Canada was a haven for terrorists, slipping across our border into the unsuspecting United States, taking advantage of our lax immigration laws (we let refugees stay here while there proving their case), shoddy intelligence, etc. Even if terrorists entered the U.S. from Canada, they still had to breach someone’s stringent security measures to get into that country. Anyway, hadn’t they all been living in the States for some time?

Then we were plague ridden: S.A.R.S and Mad Cow disease would kill any American foolish enough to venture north of 49th parallel. Considering that only one cow among millions was found to be remotely connected to mad cow, and that only Toronto was reporting cases of S.A.R.S, it was amazing how quickly we became a threat to the health of middle America.

Now we have been accused of being a haven for pirates. Not cute Johnny Depp like ones either, but intellectual property ones. Sellers of illegal software, generic prescription drugs, and copies of movies. We are now just as bad as those nefarious folks of the mysterious east.

Our laws are too lax they say, it’s eating into their profits and threatening their economy. You see we don’t believe that pharmaceutical companies have the right to bleed people dry for perpetuity, so we allow generic brands onto the market a lot sooner then elsewhere. The American public aren’t stupid and they are using the Internet to purchase these less expensive drugs, much to the chagrin of some of George’s biggest campaign contributors.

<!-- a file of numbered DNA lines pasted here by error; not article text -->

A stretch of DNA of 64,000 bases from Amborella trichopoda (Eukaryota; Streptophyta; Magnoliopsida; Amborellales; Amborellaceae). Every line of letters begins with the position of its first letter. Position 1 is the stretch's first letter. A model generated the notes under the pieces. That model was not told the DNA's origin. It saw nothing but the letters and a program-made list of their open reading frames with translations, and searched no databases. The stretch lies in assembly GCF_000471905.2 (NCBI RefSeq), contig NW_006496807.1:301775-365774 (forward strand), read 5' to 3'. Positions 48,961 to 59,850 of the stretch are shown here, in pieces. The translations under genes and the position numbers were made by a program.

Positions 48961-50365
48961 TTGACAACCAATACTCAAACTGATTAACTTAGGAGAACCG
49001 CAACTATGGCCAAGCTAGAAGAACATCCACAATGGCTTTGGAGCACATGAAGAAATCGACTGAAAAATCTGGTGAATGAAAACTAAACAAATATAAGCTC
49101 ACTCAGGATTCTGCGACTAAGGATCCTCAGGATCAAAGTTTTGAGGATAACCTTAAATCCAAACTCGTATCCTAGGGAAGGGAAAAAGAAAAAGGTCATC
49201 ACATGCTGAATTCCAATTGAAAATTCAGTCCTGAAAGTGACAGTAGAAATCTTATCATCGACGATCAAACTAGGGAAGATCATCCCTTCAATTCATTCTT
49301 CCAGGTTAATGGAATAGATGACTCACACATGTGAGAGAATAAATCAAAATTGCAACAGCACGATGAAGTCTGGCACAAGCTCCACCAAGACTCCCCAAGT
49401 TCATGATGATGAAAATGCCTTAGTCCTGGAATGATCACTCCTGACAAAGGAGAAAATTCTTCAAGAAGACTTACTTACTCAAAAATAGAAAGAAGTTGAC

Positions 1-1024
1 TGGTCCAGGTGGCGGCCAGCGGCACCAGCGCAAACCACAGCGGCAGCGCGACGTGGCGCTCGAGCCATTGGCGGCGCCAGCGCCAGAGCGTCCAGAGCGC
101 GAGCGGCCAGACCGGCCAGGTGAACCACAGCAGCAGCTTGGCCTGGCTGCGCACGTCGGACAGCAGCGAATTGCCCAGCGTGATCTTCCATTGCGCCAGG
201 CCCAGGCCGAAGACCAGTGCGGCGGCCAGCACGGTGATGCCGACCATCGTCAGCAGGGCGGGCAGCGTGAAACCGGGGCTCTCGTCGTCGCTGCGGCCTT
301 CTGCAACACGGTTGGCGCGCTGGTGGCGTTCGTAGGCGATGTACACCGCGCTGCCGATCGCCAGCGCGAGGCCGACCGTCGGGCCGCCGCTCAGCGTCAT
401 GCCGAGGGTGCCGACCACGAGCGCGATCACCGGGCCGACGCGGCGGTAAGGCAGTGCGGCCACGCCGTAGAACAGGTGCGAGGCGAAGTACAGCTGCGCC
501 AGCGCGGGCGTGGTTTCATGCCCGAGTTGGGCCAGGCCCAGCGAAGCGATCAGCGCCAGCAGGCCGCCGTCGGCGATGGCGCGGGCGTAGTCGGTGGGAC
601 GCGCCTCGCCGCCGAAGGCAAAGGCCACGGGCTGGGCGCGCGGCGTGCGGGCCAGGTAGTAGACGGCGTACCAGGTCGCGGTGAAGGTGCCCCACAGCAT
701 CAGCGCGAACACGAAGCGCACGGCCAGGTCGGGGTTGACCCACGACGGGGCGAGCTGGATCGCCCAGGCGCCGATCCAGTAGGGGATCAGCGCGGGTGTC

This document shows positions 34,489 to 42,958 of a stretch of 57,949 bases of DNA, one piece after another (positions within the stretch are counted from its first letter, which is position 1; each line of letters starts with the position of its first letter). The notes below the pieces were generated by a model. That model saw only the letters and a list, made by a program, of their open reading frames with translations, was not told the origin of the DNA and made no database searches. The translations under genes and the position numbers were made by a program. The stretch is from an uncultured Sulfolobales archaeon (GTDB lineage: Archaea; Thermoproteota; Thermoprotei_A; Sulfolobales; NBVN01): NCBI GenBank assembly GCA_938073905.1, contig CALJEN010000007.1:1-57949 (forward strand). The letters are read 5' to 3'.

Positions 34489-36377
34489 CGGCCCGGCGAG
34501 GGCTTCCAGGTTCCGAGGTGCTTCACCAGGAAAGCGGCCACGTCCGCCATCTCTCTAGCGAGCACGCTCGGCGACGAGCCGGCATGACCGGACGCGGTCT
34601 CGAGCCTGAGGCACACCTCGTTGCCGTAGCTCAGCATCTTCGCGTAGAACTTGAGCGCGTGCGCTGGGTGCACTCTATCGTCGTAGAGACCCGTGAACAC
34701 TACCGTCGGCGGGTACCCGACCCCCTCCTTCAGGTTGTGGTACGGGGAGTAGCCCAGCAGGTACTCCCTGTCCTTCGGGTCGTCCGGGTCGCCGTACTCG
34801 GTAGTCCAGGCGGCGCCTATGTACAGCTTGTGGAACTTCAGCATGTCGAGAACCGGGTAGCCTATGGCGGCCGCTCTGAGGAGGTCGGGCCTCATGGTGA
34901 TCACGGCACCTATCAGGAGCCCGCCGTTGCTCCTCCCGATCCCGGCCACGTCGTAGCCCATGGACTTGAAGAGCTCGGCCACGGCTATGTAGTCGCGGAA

When all of this is combined with our recent refusal to participate in a pan North America missile agreement, you can see how we are playing with fire. We still are home to the largest bodies of fresh water in the world, and our supply of natural resources makes us even more tempting. How soon is it before a plot to train beavers to deliver explosive devices is uncovered?

Will there have to be an army of liberation sent forth to free us from the tyranny of socialised medicine? Well I seriously doubt that, but still, the elephant is rolling around in its sleep and this little mouse is going to keep one eye open.

About Richard Marcus

Richard Marcus is the author of three books commissioned by Ulysses Press, "What Will Happen In Eragon IV?" (2009) and "The Unofficial Heroes Of Olympus Companion" and "Introduction to Greek Mythology For Kids". Aside from Blogcritics he contributes to Qantara.de and his work has appeared in the German edition of Rolling Stone Magazine and has been translated into numerous languages in multiple publications.